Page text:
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Bipolar - Dad
26 x 16 in
A donation of $5 dollars will be made to the National Alliance on Mental Illness to help fund research investigating the causes, prevention, and treatment of mental illness for each Ride the Wave purchase.
Donations to Date: $100.00
About the Collection
Bipolar disorder is classified by dramatic shifts in mood, energy, and ability to think clearly. Individuals with bipolar experience high (mania) and low (depression) moods, which differ from the typical ups-and-downs most people experience.
It’s estimated that 4.4% of adults in the US experience bipolar disorder at some point in their lives. Of this 4.4%, roughly 82.9% of individuals experience severe impairment—the highest of any mood disorder (NIMH 2021 survey). Given the disruptive nature of bipolar and its effect on one’s ability to maintain stable relationships and careers, it is 10-30 times more likely for an individual with bipolar to commit suicide compared to the general population (National Library of Medicine).
I grew up watching my father, for whom this collection is dedicated, struggle with Bipolar I—the classic manic, depressive type. When I was 12, he experienced his first true manic episode and psychosis. As he continued to age into his forties, his illness too progressed and the man I knew and loved slowly began to disappear. By the time he died of medical complications associated with an infection at the age of 51 he showed significant signs of dementia.
In 2020, like my father, I was diagnosed with bipolar. Nearly 10% of children with parental history will also be diagnosed with a form of bipolar disorder (CAMH). Since then, I have watched my symptoms progress, similar to the progression of my father’s, and have learned to live with the ups-and-downs of my moods as they effect my ability to teach and engage with those around me.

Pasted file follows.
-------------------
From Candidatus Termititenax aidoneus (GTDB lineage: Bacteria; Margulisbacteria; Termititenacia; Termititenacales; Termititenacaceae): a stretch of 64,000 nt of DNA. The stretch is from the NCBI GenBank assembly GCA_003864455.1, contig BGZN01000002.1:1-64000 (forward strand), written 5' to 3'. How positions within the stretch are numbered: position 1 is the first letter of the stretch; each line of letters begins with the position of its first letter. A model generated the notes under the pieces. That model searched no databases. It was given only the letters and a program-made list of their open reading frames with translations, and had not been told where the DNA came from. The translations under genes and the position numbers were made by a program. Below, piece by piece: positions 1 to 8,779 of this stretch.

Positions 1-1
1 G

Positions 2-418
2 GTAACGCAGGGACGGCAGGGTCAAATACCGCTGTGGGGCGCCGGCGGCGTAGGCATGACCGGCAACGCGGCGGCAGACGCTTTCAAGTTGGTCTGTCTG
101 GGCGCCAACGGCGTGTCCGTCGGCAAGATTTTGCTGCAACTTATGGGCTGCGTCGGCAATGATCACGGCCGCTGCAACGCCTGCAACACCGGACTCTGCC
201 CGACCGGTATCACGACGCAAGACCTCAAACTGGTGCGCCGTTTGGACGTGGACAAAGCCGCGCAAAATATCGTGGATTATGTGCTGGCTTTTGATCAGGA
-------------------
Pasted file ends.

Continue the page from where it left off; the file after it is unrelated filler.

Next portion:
The inspiration for this collection came from a revelation I experienced regarding the frustrations surrounding the unpredictability of mood swings. When we focus on how frustrating a swing into (hypo)mania or depression can be, we often fuel the mood with more power and sustenance. The fragile psychological state is exacerbated by the flood of emotions and endorphins common to feelings of frustration, resentment and anger. No matter how we feel about mood swings, they’re going to come one way or another. However, if we learn to ride the wave, accepting the moods and their significance or impairments as they come, we remove the emotional influence behind the mood, making surviving and functioning a little more bearable.
As you engage with your Ride the Wave talisman, remember to accept your moods, or those of a loved one, as they come. All moods will pass in time.